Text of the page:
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Ashmolean Museum: Anglo-Saxon Discovery - Eating and Drinking

Ashmolean Museum: Anglo-Saxon Discovery - Eating and Drinking

Related:  Anglo-Saxons

Anglo-Saxon clothes - women 5th to 7th centuries Women wore an under-dress of linen or wool with long sleeves and a draw-string neck. Sleeves were fastened with clasps for wealthier women, or drawn together with braid or string for poorer women. The outer dress was a tube of material, rather like a pinafore, and often called a ‘peplos’. A pair of shoulder-brooches or clasps held this onto the under-dress. A belt was worn, from which various accessories were hung.

Anglo-Saxon clothes - men 5th and 6th centuries Men wore wool or linen hip-length undershirts with long sleeves, and probably loin-cloths. Woollen trousers were held up with a belt threaded through loops. A tunic was pulled over the head, and reached down to the knees. It was usually decorated at the wrists, neck and hem, and was long-sleeved. A belt was worn at the waist, often with a decorated buckle and strap-end. Anglo-Saxon Instruments - English Historical Fiction ... by Richard Denning We have a pretty good idea of what musical instruments the Anglo-Saxons used. The Cotton collection in the British Museum includes the top image showing a Saxon king playing a harp with a horn player, an early trumpet and a rebec (a early violin type instrument). The Anglo –Saxons in battle The Anglo –Saxons in battle: The military strategy of Anglo-Saxon tribes was based on surprise attack, a suitable tactic for semi-nomadic raiders, but their lifestyle changed, however slowly, after they settled down permanently in the recently conquered Britannia. The Anglo-Saxons reigned over a big part of South-Western England from the VI to the XI century and it is reasonable to suppose that their strategies and weaponry changed a bit in four centuries.

Anglo Saxons Houses and Saxon villages We know what Saxons houses may have looked like from excavations of Anglo Saxon villages, such as the one at West Stow in the east of England. Here, an early Anglo-Saxon village (c.420-650AD) has been carefully reconstructed where it was excavated. Using clues from the what was discovered, archeologists have reconstructed the houses as they may have looked about 1,500 years ago. We know that the Saxons built mainly in wood, although some of their stone churches remain.

Anglo-Saxon warfare The period of Anglo-Saxon warfare spans the 5th Century AD to the 11th in England. Its technology and tactics resemble those of other European cultural areas of the Early Middle Ages, although the Anglo-Saxons, unlike the Continental Germanic tribes such as the Franks and the Goths, do not appear to have regularly fought on horseback.[1] Evidence[edit] Although much archaeological evidence for Anglo-Saxon weaponry exists from the Early Anglo-Saxon period due to the widespread inclusion of weapons as grave goods in inhumation burials, scholarly knowledge of warfare itself relies far more on the literary evidence, which was only being produced in the Christian context of the Late Anglo-Saxon period.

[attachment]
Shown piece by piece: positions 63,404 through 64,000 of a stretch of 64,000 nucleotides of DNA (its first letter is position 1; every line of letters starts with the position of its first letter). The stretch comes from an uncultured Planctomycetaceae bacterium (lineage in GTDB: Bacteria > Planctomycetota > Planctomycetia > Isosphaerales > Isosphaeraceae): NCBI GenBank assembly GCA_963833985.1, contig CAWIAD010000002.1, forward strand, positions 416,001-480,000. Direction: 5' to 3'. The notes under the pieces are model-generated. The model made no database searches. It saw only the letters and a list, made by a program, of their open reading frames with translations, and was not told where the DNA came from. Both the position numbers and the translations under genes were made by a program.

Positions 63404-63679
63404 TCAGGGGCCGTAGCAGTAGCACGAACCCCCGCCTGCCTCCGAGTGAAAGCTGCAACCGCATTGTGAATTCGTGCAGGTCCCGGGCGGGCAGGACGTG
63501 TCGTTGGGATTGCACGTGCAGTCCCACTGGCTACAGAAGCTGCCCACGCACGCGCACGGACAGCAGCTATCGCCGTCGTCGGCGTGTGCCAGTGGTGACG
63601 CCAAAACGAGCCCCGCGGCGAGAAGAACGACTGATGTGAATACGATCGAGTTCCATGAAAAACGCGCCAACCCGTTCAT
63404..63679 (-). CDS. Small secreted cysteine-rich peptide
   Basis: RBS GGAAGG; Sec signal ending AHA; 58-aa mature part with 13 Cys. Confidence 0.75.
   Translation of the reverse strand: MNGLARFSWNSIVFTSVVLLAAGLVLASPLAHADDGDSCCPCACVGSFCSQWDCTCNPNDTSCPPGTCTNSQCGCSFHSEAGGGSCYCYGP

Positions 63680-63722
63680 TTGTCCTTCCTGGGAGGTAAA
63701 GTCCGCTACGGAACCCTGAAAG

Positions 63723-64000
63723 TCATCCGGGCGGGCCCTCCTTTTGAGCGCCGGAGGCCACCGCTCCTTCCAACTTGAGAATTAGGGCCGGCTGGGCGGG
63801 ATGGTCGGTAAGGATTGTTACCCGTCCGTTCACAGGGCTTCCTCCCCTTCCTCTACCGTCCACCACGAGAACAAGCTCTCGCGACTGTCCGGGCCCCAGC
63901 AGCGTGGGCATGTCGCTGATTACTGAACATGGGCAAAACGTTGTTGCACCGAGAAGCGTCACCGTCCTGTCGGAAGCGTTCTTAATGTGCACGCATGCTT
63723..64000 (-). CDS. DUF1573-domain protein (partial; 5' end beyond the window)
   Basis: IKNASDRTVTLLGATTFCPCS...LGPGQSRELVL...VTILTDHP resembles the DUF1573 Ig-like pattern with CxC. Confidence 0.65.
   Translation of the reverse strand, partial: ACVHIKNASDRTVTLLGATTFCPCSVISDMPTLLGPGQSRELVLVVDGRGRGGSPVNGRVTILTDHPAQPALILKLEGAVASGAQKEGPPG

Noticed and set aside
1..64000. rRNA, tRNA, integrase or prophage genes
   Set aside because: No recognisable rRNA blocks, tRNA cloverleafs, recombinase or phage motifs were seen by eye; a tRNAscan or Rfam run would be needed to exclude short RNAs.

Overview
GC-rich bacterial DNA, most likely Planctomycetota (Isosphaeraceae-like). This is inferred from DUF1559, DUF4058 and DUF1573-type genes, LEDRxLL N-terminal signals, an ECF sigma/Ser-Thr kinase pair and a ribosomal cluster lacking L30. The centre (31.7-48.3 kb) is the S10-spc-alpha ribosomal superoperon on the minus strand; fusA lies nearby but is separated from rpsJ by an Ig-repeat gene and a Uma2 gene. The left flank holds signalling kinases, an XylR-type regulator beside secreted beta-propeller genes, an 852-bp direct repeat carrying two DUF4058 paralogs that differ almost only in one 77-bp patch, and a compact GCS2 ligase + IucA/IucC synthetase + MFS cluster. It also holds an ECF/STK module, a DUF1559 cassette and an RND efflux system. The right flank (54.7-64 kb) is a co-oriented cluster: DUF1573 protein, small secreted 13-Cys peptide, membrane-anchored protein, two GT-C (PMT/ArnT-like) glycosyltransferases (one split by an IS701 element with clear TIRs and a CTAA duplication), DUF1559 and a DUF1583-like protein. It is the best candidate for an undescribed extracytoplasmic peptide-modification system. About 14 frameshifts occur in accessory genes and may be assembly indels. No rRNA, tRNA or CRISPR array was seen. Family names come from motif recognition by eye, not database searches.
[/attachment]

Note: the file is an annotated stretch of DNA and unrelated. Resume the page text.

Ashmolean Museum: Anglo-Saxon Discovery - Beliefs When did the Anglo-Saxons become christians? When the Romans left, just after AD400, there were still some christians in Britain, but when the Anglo-Saxons arrived most people appear to have become pagans. Archaeologists can tell this from the types of burials, since pagans buried people with their possessions but christians did not. The christian church in Rome sent a monk called Augustine to England in AD597 to convert the Anglo-Saxons to christianity.

Tha Engliscan Gesithas Anglo-Saxon Families The father was the head of the family in Anglo-Saxon England, and the spear propped up by the door symbolised his role as protector. In fact, the father’s side of the family was called the ‘sperehealf’, while the mother’s side was called the ‘spinelhealf’. The spindle summed up her role in the family, and possessions found in men’s and women’s graves confirm this. It may have been that the father was expected to be quite strict, and even a little distant from his children. The mother’s brother (‘eam’) may have been a more caring and friendly male relative, though he only visited from time to time.

Life in Anglo-Saxon England 1. Introduction The Anglo-Saxon period lasted for some six centuries, from the arrival of Germanic invaders from the continent during the early fifth century AD to the Norman Conquest of 1066. Anglo Saxon Weapons & Armour - Angelcynn Re-Enactment Society The principle weapon of the Anglo-Saxons was the spear. Spearheads came in many styles (Swanton classified 21 different forms), but were usually leaf- or 'kite-' shaped and had a socket for attachment to the shaft. It was usually diamond-shaped or lentoid in cross section, while the socket which continued from the narrow neck of the spearhead was split on one side and usually had an iron rivet to attach it to the shaft, which was usually of ash.

Symbols of Protection: The Significance of Animal-ornamented Shields in Early Anglo-Saxon England Symbols of Protection: The Significance of Animal-ornamented Shields in Early Anglo-Saxon England Dickinson, Tania M. Medieval Archaeology (2005) Abstract The significance of shields with animal ornament on the boss and/or board in early Anglo-Saxon society is sought in the coincidence of artefactual, stylistic and iconographic symbolism.

Ashmolean Museum: Anglo-Saxon Discovery - Hilda and Ceolwulf's Day Ceolwulf and Hilda are bother and sister. They live on a farm with their parents, Burgred and Aelfwyn. They both get up early in the morning, when the sun rises.